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HILLSVILLE — Three of Carroll's governing entities made a pact Dec. 17 to cover costs for Rural Development loans to get water and sewer to Exit 19.
This is part of a continuing effort to prepare the Interstate 77 exit, also being referred to as "Wildwood," for intended commercial and industrial development.
Five elected officials on the Carroll Board of Supervisors simultaneously met as both county board representatives and as Public Service Authority members, and they were joined by four members of the Industrial Development Authority.
"This is certainly a time that we look forward to, and we're very excited about what we're about to do today," said Supervisors' Chairman Sam Dickson.
Assistant Administrator Ronald Newman explained that the Public Service Authority (which organizes and operates public water and sewer projects in the county) has applied for federal Rural Development loans for getting sewer to Exit 19 and a distribution system to Carroll County for the regional water plant being built near Austinville.
The revenue stream for those projects at the beginning is not enough to be self-sufficient, Newman said. In other words, the fees coming in would not cover the loan repayments to Rural Development.
So, there's an idea for the Carroll IDA to pay an "availability fee" in connection with these projects.
"Because these projects will certainly open up, especially Exit 19, for development, and that's what the IDA works for," Newman said.
He presented two draft agreements for approval in concept for the Public Service Authority to reserve capacity for the IDA for a monthly fee.
The documents put those capacities at 75,000 gallons each of both water and wastewater treatment per day.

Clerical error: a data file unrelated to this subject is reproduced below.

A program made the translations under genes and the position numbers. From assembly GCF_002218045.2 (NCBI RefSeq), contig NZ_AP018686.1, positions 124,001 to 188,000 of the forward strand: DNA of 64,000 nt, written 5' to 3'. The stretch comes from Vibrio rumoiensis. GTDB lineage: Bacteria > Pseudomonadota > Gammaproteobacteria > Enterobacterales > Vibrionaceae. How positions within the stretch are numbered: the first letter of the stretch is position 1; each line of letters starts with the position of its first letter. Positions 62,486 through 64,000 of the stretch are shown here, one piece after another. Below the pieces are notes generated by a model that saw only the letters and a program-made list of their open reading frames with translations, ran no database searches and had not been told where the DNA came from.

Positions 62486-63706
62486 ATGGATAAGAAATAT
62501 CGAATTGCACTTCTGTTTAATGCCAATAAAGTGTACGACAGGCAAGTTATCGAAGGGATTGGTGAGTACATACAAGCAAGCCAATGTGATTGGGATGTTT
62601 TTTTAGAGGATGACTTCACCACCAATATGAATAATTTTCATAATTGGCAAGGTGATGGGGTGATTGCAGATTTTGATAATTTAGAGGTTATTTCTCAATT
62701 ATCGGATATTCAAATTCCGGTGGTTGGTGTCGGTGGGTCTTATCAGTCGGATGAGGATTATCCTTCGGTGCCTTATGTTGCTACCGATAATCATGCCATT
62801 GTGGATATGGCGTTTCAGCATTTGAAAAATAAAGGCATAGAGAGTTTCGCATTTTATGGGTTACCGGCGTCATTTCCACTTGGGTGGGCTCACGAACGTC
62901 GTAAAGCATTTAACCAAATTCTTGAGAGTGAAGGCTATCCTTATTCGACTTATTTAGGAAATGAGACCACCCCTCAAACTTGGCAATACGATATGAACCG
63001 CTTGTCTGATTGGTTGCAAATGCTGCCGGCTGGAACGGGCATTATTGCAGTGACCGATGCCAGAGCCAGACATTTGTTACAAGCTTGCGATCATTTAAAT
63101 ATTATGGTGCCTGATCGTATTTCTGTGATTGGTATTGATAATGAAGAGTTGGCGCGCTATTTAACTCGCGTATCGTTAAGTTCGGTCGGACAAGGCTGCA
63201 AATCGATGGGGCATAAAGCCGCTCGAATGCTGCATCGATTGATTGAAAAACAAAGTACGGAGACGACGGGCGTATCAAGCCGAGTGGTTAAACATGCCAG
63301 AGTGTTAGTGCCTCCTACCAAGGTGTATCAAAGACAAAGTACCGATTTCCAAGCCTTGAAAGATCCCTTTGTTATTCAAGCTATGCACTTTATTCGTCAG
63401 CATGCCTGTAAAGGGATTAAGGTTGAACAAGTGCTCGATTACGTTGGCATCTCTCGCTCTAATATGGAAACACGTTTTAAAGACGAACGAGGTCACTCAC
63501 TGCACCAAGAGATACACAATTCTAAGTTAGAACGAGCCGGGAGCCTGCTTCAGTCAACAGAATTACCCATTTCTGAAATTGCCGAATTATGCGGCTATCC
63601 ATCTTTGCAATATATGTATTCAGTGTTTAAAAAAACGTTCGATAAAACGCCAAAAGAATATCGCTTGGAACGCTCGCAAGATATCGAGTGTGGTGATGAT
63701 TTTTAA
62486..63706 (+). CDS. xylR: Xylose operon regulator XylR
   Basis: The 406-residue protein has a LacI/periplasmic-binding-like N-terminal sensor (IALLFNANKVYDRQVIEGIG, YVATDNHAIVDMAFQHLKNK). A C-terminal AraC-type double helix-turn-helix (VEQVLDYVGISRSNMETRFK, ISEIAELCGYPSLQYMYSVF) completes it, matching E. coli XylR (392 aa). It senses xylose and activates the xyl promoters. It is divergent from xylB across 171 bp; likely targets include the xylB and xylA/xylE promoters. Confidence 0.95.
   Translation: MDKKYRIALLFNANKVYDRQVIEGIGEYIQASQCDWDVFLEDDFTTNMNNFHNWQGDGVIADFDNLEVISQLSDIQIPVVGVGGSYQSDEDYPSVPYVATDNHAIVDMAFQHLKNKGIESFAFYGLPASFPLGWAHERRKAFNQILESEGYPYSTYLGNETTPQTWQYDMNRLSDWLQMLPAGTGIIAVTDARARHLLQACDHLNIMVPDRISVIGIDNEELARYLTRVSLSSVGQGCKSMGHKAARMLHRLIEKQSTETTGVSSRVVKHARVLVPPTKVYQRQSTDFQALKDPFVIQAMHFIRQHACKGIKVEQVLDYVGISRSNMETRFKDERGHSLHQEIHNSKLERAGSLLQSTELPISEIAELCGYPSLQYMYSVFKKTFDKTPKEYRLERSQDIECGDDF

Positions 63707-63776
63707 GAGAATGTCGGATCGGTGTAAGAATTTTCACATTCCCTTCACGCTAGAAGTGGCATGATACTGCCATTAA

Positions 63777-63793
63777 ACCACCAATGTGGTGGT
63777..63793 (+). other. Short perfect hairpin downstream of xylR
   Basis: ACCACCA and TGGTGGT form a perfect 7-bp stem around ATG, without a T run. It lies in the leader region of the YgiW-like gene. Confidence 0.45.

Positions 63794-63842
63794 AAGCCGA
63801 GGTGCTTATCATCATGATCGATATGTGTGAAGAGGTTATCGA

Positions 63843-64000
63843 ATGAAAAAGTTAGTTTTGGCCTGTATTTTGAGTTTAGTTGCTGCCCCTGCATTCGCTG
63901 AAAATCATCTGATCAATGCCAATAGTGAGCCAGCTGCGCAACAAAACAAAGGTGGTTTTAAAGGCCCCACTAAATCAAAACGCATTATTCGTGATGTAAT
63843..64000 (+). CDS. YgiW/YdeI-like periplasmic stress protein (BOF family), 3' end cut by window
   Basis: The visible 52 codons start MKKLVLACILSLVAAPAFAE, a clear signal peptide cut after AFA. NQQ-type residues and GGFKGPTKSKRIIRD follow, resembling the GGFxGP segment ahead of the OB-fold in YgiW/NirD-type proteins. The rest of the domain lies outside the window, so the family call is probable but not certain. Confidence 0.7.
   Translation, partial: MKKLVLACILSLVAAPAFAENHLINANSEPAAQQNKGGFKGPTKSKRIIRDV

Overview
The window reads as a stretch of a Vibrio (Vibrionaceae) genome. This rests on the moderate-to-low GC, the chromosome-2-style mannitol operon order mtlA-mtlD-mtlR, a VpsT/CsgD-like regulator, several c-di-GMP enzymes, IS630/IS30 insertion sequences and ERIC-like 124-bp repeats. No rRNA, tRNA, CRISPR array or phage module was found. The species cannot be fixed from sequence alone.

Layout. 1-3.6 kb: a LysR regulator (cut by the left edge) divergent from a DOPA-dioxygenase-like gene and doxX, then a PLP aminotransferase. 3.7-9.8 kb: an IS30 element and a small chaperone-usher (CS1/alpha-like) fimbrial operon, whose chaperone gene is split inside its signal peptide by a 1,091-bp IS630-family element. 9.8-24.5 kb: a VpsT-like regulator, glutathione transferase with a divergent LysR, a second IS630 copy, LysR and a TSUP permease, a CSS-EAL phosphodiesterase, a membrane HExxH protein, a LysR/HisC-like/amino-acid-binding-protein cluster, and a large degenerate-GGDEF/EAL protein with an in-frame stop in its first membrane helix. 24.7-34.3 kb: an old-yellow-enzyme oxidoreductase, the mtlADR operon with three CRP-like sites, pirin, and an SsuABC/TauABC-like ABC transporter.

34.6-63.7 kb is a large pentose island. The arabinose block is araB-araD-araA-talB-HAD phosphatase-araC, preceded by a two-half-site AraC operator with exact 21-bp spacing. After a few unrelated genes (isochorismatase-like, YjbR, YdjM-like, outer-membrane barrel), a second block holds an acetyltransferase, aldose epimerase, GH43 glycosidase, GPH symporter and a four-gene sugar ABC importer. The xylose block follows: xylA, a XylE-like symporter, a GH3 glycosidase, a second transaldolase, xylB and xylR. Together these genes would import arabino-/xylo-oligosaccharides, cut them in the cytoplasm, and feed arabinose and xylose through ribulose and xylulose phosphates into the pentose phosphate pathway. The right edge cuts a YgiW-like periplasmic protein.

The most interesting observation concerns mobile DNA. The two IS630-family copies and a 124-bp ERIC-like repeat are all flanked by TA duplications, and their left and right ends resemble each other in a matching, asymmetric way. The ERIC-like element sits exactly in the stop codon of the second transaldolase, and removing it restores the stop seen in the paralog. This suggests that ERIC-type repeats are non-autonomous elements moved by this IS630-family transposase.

The paperwork also named dollar amounts for the availability fees — $39,300 for water and $8,700 for sewer based on an engineer's estimate for the projects — but Newman stressed those may change, depending on actual bid amounts for construction.
Rural Development now requires localities to be able to show a revenue stream, he said. The agreement will serve as "collateral" for that revenue stream to get the project going.
These payments would begin on March 1, 2012, and continue for 40 years.
It goes on to say that development of the properties would cover the costs.
"Upon development of the property or properties served by the water system, revenue generated from the sale of water to such property or properties shall offset the reserve capacity payment due on a dollar for dollar basis," one document says.
And the paperwork dealing with sewer has a similar clause for wastewater treatment payments.
Newman asked each governing body to approve the agreements in concept as two representatives from Rural Development — Robert Hilt and Cyndy Bedwell — watched.
PSA member Andy Jackson made such a motion, and it was approved by the five authority members present unanimously.
IDA member Barry Hicks made the motion for the group that works on economic development projects. All four members present voted yes, so it was approved, too.
Finally, the supervisors unanimously approved the concept after a motion by Supervisor Manus McMillian.
This will help with the county's application for Rural Development funding, Newman told The Gazette after the meeting. "What it means is we can go on with the process."
If the federal agency is not able to fund the two projects at this time, Newman is also asking for authority to seek interim financing.
The interim funds would be replaced with permanent funding from Rural Development if it becomes available, he said.
Carroll County officials are "working diligently" to get these projects underway, Newman said.